Training a dog to get off the bed may be a challenge because, let's face it, dogs love couches, chairs, sofas and beds for the same reasons we do: they are comfortable pieces of furniture and make dogs feel secure, you may therefore be looking for ideas on how to train a dog to get off the bed or furniture.
Training a dog the "off cue" requires a little bit of initial effort, but with some tasty treats, your dog should get the concept in no time.
Dogs aren't brought into this world knowing what the "off cue" means so it's ultimately our job to teach them. So here's a helpful guide on training your dog to get off the bed, couch or furniture.
Are Dogs Reluctant to Get Off the Bed Dominant?
Often times, dogs who are reluctant to get off the couch are labeled as "dominant." The whole dominant, alpha dog myth though has been debunked by research. More about this is explained here: What is an "alpha dog?"
If not dominant, then what is going on with a dog who refuses to get off the couch? By refusing to get off, isn't the dog trying to assert his position as alpha?
Turns out, typically what actually happens is the dog at some point is allowed access to a nice, comfortable bed. The dog likes the bed and is eager to be there because it's comfortable, smells like the owner and allows a nice view since it's elevated.
However, when the human wants the dog to get off, he often does so by handling the dog roughly such as pushing the dog off or using a demanding, intimidating tone.
Eventually, this leads to dogs who begin to feel intimidated by being pushed off or scolded leading to defensive behaviors such as growling and possibly biting. Because the hands move away when the dog growls, snaps or bites, the behavior will persist.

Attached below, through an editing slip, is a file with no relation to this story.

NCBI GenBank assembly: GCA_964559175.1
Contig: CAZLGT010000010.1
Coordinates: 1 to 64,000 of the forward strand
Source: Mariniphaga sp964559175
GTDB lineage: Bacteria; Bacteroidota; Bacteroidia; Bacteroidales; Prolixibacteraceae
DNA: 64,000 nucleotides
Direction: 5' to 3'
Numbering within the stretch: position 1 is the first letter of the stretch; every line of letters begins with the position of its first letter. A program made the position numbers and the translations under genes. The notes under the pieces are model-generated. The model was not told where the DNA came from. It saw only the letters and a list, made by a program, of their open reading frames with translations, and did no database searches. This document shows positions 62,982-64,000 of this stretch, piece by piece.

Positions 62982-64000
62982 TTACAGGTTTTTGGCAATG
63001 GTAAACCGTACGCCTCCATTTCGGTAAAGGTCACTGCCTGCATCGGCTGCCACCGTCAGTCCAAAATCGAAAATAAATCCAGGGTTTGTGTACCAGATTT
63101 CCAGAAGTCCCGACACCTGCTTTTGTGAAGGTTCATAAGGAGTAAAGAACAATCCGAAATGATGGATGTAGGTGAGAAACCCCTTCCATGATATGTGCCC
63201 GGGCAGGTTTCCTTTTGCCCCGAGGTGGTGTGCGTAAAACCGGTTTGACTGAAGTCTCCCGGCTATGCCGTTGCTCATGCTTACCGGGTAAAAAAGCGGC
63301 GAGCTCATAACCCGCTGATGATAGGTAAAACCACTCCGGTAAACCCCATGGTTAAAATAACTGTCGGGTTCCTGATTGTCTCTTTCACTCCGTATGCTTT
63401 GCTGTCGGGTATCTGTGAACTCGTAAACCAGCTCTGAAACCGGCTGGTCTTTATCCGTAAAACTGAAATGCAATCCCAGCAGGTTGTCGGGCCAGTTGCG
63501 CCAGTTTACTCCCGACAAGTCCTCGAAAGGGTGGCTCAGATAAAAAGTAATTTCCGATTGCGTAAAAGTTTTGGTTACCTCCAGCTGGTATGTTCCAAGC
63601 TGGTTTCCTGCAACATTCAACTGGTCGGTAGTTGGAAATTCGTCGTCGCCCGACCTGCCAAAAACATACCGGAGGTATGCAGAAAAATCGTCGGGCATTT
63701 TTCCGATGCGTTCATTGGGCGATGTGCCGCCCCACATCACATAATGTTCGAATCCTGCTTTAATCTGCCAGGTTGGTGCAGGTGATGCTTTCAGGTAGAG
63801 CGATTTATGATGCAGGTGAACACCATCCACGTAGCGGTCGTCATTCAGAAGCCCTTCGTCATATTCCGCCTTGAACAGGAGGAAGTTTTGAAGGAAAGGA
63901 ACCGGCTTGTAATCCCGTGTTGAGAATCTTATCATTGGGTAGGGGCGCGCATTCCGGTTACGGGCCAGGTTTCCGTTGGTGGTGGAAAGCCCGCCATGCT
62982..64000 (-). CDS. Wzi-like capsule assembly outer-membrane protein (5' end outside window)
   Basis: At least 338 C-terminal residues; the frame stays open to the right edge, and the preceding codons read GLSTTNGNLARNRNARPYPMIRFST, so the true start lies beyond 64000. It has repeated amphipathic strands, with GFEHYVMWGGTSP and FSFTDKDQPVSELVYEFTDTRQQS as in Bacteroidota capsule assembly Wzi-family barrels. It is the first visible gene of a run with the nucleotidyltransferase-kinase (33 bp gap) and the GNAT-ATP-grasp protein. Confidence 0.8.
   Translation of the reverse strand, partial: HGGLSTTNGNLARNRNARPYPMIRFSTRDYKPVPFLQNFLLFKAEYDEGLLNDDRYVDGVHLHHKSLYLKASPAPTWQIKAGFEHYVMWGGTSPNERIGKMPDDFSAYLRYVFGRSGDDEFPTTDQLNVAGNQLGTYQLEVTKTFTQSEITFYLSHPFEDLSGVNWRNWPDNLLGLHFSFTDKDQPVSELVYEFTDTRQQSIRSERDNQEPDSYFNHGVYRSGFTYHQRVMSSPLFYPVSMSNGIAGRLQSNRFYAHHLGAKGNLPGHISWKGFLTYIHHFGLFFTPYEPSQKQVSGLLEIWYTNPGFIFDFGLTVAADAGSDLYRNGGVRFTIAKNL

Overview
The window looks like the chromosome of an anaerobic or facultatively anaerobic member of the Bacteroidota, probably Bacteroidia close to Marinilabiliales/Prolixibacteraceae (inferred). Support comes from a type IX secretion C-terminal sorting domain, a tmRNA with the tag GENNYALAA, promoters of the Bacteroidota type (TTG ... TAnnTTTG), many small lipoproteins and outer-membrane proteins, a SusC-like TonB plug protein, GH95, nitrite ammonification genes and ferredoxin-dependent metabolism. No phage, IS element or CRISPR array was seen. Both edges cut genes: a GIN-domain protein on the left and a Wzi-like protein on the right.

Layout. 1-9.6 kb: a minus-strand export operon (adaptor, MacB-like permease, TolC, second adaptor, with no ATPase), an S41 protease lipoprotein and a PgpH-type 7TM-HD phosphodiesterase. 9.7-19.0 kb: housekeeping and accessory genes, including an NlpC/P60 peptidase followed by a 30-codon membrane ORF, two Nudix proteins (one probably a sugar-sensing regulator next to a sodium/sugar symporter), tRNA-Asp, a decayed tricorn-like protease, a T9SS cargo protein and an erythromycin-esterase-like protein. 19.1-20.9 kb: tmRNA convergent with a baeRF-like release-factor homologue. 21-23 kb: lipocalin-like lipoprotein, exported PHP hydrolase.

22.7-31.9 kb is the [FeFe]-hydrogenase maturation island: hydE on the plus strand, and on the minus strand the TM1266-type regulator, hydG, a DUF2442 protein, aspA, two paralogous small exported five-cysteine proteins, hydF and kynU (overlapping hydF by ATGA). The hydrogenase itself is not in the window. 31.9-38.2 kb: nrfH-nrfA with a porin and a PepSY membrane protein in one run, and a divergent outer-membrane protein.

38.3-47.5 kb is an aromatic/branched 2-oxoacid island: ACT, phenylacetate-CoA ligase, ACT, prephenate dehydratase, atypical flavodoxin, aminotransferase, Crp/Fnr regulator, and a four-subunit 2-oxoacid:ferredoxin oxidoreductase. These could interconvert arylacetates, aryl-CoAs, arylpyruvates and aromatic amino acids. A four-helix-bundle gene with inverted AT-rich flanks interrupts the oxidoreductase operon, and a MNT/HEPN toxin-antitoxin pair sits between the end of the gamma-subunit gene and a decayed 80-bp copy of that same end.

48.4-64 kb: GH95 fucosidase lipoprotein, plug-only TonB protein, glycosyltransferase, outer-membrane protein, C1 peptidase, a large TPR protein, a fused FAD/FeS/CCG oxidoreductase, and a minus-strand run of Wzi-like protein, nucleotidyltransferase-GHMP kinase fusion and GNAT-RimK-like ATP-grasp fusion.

This is therefore not a matter of dominance but a matter of learning to respond to behaviors perceived as threatening.
First, Skip These Harmful Training Methods!
If you feel compelled to training your dog to get off the bed or couch just because "you said so" by grabbing him by the collar or pushing him off, consider that this may cause problems in the long run.
Scruff shakes are a big no no, which could backfire and lead to worse problems, and scolding a dog for not getting off the bed often accomplishes nothing other than causing fear and stress as the dog often has no clue of what he's being asked for. Not to mention it can also lead to a dog growling when asked off the bed.
So what's left to do? You can train the "positive off cue," which will tell him what you exactly want him to do.
Indeed, most dogs who are trained "off" using positive, dog friendly training methods are often collaborative and willing to give up the comfy bed when asked.
Why do we call it the "positive off cue?" The word "command" gives the idea of asking our dogs to "get off or else" and this is a type of warning rather than a benign signal for getting a dog to willingly complete the action of getting off the bed.
"A cue is completely different from a command. There is no threat implied with a cue. A cue is like a green light that tells the dog that now is the time to execute a behavior for the chance of reinforcement." Joan Orr, Karen Pryor Clicker Training
A Word About Words
Using the "off" word comes handy if you want to find a way to get your dog off the bed or off the couch and you never used this word before, but you may have to re-consider using the word "off" if you used this word in the past and it has assumed negative connotations (poisoned cue).